Australian-first coronavirus vaccine trials begin
A potential coronavirus vaccine is being trialled on 40 people in Adelaide on Friday.
In an Australian first, two doses of COVAX-19, or a placebo, will be injected into the individuals between the ages of 18 and 65 at the Royal Adelaide Hospital's clinical trial unit.
The vaccine candidate was developed by Adelaide-based company Vaxine, which has laboratories at Flinders University.
Vaxine research director Professor Nikolai Petrovsky said if those given the jab developed the correct antibodies, the clinical trials could then be expanded to include thousands of Australian volunteers in just a few weeks.
"The key thing here is to confirm the safety of the vaccine and the fact that it is producing the right antibodies," she said on Sunrise this morning.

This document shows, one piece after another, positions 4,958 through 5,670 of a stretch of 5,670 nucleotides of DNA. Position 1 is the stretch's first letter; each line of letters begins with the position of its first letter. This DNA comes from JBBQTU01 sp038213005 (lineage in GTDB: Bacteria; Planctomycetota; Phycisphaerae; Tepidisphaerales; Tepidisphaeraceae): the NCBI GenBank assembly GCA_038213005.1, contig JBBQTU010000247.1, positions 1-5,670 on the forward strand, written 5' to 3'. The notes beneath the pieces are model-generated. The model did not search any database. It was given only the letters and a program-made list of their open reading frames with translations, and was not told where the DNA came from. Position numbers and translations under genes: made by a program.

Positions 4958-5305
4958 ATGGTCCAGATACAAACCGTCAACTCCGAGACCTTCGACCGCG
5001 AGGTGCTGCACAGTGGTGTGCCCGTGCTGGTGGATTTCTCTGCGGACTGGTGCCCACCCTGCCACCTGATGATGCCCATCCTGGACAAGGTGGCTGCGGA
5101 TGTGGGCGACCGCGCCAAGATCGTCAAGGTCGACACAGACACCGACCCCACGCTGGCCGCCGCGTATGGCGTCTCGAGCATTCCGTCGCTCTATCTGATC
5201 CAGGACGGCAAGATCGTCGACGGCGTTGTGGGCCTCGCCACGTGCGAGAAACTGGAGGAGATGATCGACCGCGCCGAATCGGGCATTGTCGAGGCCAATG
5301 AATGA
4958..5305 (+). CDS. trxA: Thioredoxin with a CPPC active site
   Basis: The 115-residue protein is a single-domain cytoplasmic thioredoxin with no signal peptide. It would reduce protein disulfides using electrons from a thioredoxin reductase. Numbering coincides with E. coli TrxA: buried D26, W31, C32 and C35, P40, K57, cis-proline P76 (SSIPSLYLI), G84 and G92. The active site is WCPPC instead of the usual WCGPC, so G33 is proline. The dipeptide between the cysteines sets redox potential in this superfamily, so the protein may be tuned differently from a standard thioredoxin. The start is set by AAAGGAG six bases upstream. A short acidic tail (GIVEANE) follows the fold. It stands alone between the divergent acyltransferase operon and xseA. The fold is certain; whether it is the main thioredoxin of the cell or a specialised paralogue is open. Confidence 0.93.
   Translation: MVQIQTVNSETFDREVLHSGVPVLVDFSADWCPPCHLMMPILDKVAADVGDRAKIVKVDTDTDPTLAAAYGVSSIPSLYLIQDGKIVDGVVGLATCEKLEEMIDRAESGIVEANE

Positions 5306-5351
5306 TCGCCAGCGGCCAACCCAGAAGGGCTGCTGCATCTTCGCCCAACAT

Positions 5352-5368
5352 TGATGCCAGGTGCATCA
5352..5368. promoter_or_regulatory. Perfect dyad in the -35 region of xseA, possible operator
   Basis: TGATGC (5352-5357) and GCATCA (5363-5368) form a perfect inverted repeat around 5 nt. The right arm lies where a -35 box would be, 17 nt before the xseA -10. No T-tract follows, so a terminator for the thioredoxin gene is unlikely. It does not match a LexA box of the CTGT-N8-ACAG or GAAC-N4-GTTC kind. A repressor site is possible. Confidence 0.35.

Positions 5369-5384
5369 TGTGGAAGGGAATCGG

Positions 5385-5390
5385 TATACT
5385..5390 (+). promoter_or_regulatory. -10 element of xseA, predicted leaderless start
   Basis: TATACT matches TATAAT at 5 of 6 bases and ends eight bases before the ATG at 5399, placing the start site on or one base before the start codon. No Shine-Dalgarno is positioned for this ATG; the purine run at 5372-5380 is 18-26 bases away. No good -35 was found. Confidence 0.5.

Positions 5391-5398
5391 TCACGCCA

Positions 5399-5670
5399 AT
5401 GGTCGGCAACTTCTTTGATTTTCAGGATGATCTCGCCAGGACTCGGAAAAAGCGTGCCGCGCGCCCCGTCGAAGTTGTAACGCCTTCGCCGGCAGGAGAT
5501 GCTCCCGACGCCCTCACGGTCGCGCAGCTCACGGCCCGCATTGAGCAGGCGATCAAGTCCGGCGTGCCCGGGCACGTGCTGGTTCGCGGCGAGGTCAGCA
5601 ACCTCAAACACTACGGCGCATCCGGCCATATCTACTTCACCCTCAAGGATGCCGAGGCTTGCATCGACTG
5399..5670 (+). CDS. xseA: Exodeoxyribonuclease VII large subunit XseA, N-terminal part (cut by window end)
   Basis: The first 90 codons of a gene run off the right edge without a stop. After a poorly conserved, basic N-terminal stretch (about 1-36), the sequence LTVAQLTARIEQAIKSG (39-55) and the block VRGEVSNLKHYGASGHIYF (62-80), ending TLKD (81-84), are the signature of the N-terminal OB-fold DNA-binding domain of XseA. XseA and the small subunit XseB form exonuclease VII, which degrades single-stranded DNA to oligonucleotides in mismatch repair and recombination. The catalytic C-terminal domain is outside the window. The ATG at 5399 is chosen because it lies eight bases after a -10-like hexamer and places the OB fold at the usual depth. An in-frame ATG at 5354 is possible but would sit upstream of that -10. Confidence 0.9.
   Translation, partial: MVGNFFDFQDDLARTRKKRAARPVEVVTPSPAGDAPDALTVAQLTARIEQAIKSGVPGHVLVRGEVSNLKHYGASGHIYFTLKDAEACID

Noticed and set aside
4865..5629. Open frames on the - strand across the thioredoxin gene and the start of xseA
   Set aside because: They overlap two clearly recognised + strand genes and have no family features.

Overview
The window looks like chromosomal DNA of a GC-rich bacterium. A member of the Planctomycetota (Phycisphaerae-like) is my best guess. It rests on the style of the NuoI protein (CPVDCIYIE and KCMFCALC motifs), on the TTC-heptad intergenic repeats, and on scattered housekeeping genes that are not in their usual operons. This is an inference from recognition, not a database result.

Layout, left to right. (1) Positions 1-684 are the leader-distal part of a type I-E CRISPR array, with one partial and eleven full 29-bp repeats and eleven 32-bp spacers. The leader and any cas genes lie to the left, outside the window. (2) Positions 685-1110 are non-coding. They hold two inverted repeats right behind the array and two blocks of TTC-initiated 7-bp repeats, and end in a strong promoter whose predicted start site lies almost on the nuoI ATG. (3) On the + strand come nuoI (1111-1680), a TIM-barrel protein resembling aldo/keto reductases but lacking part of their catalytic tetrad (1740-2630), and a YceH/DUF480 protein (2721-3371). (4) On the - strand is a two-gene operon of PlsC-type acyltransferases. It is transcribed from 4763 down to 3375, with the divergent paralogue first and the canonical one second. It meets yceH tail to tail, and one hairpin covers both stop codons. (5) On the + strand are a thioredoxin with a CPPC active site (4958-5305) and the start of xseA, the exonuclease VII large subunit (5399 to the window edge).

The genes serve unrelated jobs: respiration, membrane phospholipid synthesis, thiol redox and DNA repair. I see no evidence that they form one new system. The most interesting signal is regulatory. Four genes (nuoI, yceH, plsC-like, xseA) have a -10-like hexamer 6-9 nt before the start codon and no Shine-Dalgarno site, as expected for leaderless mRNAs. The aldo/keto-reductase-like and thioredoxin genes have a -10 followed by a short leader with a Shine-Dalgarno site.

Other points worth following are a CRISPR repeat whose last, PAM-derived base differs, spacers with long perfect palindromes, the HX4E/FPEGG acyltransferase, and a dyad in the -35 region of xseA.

"We're very confident this vaccine is going to go very well."
If COVAX-19 is successful in preventing COVID-19 infection and is granted all the required approvals, it could be made available worldwide within the next six months.
Prof Petrovsky said the dose had been used in the past against similar strains of influenza such as swine flu and did not expect to see any adverse side effects in the human trials.
It comes after the Food and Drug Administration issued new rules on Tuesday for companies developing COVID-19 vaccines.
The new guidance states the vaccine must reduce the risk of disease caused by COVID-19 by at least 50 per cent when compared with the placebo.
COVAX-19 is one of more than 100 coronavirus vaccines under development across the globe, although fewer than 20 that have made it to human trials.
Originally published as Australian-first vaccine trials begin